Once I decided to dive into Brian De Palma’s films as part of It’s All Connected 2020, I had to figure out which ones leaned towards horror and which of those happened to be streaming right now. That got me to 1980’s Dressed To Kill which is currently on Amazon Prime. Now, compared to Phantom Of The Paradise, Carrie and The Fury, this film might just barely qualify as horror (most would probably go with the “thriller” label), but it certainly got me thinking, so here goes!
How do you go through a particular artist’s work when you want to absorb it all? I take a variety of paths, sometimes trying to go through the efforts chronologically, other times by theme or subject. With Stephen King’s books, I’m a bit more willy nilly! I’ve read a good number so far and have purchased even more, so I often find myself staring into my horror To-Read box wondering which King to tackle next. Though I still have his latest, If It Bleeds, to devour, I decided to dip into the box and chose 2001’s Dreamcatcher for two reasons: one, it’s long and two, I heard it wasn’t very good. Luckily, I was wrong about one of those things!
Every Halloween (or Scare Season, if you will), I find myself taking on some kind of film-based project, but also trying to read through as many horror-themed books and comics as I can. Last year, I focused solely on Vertigo titles, but this year I’m mostly pulling books off my shelf or out of my To Read box. Of course, I’m always looking around to see if there are any books I just NEED to add to my library, though. While scoping out Amazon, I came across two volumes of Batman By Doug Moench and Kelley Jones. I was immediately interested and began comparing prices when I realized, “Hey, I have these issues in the garage!” As you can see from the above pic, that proved to be true and I saved myself some scratch and also had a far more immediate dive into some very important comics from my childhood!
I was pretty excited when I realized that my previous It’s All Connected 2020 selection, Phantom Of The Paradise, was directed by Brian De Palma. As I mentioned in that post, I’ve seen a few of his movies, but none of his horror pictures, aside from Carrie. As it happened, I was able to find many of his films from the 70s and 80s streaming, so I went through parts of his filmography in chronological order for a bit, moving into 1978’s The Fury after Paradise.
So far, I’ve spent the most time trying to figure out where to go from TerrorVision during It’s All Connected 2020. I’d love to watch Ted Nicolau’s Subspecies, but couldn’t find a reasonable way to get my hands on it. With that, I began falling down IMDb rabbit holes. I could have gone with another Mary Woronov picture, but then I opened up Gerrit Graham’s page and one film jumped out at me like a cat in the ubiquitous slasher fake-out scene: Phantom Of The Paradise! It just so happened that I picked that film up on Blu-ray from Scream Factory in the past few years, so I had easy access!
In addition to reading horror novels like Stage Fright (and many more to come) and falling down the It’s All Connected 2020 rabbit hole, I’m also doing my best to read through some of the spookier comics I have access to. I feel very lucky to have my entire comic collection all in one place, but also some nice shelves my dad and I built in thee garage so I can actually get to them! With that in mind and in the spirit of not going out because we’re in the middle of a pandemic, I’ve gone through my existing comics, my trade shelf and even my To Read boxes and pulled out a huge pile of comics I want to read! Let’s see how that goes!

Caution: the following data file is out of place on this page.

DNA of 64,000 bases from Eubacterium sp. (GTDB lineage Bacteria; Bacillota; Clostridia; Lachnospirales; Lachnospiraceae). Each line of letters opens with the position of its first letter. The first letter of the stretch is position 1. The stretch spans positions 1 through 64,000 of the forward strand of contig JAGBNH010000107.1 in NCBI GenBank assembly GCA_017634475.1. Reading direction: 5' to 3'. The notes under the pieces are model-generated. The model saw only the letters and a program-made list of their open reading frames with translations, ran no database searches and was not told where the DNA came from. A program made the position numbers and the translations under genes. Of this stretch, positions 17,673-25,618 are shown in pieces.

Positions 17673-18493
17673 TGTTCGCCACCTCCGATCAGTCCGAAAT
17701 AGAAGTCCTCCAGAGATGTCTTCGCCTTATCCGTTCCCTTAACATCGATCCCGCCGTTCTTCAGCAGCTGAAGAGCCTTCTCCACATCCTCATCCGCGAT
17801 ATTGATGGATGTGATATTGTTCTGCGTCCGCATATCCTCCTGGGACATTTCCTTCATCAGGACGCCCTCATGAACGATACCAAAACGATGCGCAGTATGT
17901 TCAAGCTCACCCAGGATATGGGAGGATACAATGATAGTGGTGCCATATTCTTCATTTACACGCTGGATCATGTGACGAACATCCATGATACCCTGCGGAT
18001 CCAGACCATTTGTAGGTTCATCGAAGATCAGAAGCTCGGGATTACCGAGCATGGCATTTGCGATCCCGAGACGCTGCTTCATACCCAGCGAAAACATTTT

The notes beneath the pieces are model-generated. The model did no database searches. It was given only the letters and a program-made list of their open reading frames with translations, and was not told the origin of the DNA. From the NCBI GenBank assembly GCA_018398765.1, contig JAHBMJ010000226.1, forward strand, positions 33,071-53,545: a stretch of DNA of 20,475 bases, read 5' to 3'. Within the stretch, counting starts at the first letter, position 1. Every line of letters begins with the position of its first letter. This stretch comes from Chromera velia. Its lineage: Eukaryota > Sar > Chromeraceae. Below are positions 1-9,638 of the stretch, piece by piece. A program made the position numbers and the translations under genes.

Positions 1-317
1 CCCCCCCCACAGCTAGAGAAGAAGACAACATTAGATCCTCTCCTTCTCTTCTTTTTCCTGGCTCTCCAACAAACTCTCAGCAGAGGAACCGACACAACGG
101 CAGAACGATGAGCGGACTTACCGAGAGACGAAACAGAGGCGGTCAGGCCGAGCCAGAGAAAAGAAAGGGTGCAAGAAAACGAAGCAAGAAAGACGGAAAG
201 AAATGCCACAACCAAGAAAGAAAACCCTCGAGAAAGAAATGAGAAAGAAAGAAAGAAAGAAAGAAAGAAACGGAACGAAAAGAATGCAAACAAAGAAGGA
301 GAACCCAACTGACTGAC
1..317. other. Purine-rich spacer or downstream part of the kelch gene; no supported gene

Having watched Night Of The Comet, I found myself wondering what to watch next for It’s All Connected 2020. Unlike with everything else going back to Return Of Swamp Thing, I didn’t have an instant path I wanted to follow. And then I started going through the excellent Mary Woronov’s filmography and a somewhat new old favorite jumped out at me: TerrorVision!
Immediately after finding my way to the excellent Valancourt Books while reading Paperbacks From Hell, I became enamored with the publisher and their PFH label. I’d missed the first ten entries (though I’m going back and picking them up as I make my way through the series), but I didn’t want to miss out on future installments, so I jumped at the chance to pre-order the next one they announced: the 1988 horror-sci-fi-action-thriller Stage Fright by Garrett Boattman. I mean, just look at that cover!
As soon as I decided to watch my previous entry, Chopping Mall, I instantly knew that I would follow it up with Night Of The Comet, also starring the fantastic Kelli Maroney. Back when I worked at Wizard, a bunch of us would get together for movie nights. For one of them — dubbed Night Of The Living Nights — we watched Night Of The Comet, Night Of The Creeps and Nightbreed, all of which were firsts for me! I’ve seen all three again since then with mixed results. Creeps just is not for me (Atkins’ cartoon detective character is a real bummer) and I just saw the director’s cut of Nightbreed just last year. Now it’s time to talk Comet!
After liking Jim Wynorski’s The Return Of Swamp Thing, one film jumped out to me in his filmography: Chopping Mall! It is befuddling to me that I have yet to write about this film on here, though Mr. Dastardly and I did cover it on our short-lived double feature podcast. It’s an easy favorite from this era that I discovered well after the fact. I’m not sure how hard it is to get your hands on the Lionsgate Vestron Blu-ray, but I recommend it!